Heads of Terms for Licence for Alterations to Business Property

Heads of Terms for Licence to Alter

PROP.MAN.35

These Heads of Terms for Licence to Alter are to assist the landlord and tenant in agreeing the most important details concerning a tenant’s proposed alterations before the parties sign a Licence to Alter.

Commercial leases generally prohibit the tenant from making alterations unless the landlord’s consent has been obtained. Since most tenants require some changes to be made to the premises to suit their individual business needs, a landlord is very likely to receive a request for consent to alterations at some point during the term of the lease. The landlord’s consent is usually given by way of a formal licence to alter.

Usually, the landlord is under a legal duty “not to unreasonably withhold or delay consent”. The landlord must therefore give prompt attention to the tenant’s request and must either agree to give consent or give reasonable grounds for refusing consent. If the landlord does not object to the alterations these Heads of Terms can be prepared in advance of producing a licence to alter.

The heads of terms can be used for any type of business property, including shops, restaurants, offices and industrial premises. They can be used in conjunction with the Licence for Alterations (for significant works) or the Letter Licence to Alter (for more minor works).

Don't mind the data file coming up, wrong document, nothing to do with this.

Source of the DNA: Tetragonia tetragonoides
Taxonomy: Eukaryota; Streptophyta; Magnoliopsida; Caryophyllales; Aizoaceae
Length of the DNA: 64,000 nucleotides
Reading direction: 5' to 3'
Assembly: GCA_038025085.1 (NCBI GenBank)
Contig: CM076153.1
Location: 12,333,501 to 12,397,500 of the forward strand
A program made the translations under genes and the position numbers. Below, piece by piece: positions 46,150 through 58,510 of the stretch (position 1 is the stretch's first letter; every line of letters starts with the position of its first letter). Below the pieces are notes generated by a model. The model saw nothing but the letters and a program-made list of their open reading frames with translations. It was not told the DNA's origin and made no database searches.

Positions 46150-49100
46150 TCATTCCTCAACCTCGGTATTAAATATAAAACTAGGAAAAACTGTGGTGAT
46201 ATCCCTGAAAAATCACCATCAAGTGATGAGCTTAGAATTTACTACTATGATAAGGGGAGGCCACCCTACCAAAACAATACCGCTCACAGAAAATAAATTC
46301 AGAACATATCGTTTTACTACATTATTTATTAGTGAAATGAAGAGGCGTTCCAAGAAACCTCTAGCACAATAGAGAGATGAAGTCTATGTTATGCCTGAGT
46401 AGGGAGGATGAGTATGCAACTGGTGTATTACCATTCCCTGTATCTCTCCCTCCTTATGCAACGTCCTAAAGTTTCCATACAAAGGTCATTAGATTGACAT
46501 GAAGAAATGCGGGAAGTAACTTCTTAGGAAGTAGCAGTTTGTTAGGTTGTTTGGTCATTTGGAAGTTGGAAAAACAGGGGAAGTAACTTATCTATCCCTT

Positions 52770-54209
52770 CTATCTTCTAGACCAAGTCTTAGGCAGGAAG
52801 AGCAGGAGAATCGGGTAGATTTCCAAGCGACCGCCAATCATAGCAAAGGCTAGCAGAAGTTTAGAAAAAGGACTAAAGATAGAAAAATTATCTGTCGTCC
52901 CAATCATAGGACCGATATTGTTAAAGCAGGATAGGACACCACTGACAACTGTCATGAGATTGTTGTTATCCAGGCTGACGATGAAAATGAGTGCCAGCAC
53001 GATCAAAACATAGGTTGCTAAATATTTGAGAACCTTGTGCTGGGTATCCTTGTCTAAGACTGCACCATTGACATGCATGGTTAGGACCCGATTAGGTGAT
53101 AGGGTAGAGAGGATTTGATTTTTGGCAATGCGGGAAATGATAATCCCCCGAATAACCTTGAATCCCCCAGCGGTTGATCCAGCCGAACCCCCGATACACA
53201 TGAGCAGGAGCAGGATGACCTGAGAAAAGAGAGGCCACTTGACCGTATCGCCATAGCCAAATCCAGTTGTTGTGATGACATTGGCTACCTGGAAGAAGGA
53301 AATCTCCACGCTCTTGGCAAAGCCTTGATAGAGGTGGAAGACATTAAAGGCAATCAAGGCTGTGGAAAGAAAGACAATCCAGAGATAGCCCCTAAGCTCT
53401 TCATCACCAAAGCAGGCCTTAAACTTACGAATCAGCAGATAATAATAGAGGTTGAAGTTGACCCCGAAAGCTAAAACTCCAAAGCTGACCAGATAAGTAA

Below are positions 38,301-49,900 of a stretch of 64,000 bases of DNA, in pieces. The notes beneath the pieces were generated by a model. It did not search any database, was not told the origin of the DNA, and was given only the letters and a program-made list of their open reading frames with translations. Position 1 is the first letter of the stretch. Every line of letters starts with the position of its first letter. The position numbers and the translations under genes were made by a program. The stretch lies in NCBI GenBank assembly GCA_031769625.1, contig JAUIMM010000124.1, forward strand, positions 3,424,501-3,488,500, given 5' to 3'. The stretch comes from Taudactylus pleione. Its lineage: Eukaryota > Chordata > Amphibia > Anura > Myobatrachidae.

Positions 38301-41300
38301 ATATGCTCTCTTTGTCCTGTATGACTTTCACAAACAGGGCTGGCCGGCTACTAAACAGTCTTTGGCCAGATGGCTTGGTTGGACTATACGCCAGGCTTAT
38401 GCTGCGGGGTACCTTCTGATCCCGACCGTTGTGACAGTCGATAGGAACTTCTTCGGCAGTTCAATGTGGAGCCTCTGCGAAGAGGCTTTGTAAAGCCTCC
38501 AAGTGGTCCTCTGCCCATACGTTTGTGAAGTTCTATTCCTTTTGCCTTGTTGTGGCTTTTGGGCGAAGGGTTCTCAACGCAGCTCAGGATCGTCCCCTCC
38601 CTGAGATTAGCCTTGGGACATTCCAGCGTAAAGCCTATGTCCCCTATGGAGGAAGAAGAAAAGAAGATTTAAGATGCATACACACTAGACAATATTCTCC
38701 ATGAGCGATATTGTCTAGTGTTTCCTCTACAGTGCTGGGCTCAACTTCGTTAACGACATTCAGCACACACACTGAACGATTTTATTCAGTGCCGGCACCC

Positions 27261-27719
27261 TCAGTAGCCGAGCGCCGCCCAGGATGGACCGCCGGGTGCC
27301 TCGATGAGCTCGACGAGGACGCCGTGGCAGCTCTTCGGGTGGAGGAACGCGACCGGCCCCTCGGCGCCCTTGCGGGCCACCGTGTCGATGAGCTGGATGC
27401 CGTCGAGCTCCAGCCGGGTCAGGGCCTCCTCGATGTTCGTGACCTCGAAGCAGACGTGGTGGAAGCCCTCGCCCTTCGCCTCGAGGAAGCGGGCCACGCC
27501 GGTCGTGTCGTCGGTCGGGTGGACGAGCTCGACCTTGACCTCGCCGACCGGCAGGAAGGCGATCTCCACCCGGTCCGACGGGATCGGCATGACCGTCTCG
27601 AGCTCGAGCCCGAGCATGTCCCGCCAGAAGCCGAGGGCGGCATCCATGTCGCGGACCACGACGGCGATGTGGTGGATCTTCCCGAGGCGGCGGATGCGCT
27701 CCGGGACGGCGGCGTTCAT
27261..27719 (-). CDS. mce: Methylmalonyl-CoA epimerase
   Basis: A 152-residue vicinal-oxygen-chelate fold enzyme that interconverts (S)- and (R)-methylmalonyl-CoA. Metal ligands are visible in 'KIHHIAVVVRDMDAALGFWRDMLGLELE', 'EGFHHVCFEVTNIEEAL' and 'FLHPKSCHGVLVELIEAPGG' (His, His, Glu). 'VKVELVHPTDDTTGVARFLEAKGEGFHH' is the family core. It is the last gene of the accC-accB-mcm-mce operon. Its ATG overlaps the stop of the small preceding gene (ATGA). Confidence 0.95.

The heads of terms prompt the parties to record administrative information, such as their contact details, and details of the lease, and to set out what has been agreed in relation to the proposed alterations. Plans and specifications showing the proposed works should be attached to the heads of terms.

Landlords should refer to the Protocol for Applications for Consent to Carry out Alterations when handling an application for consent to make alterations to premises. The Protocol can be found at http://www.propertyprotocols.co.uk.

This template is duplicated in the Commercial Occupiers group of documents under Occupier Alteration Consents.

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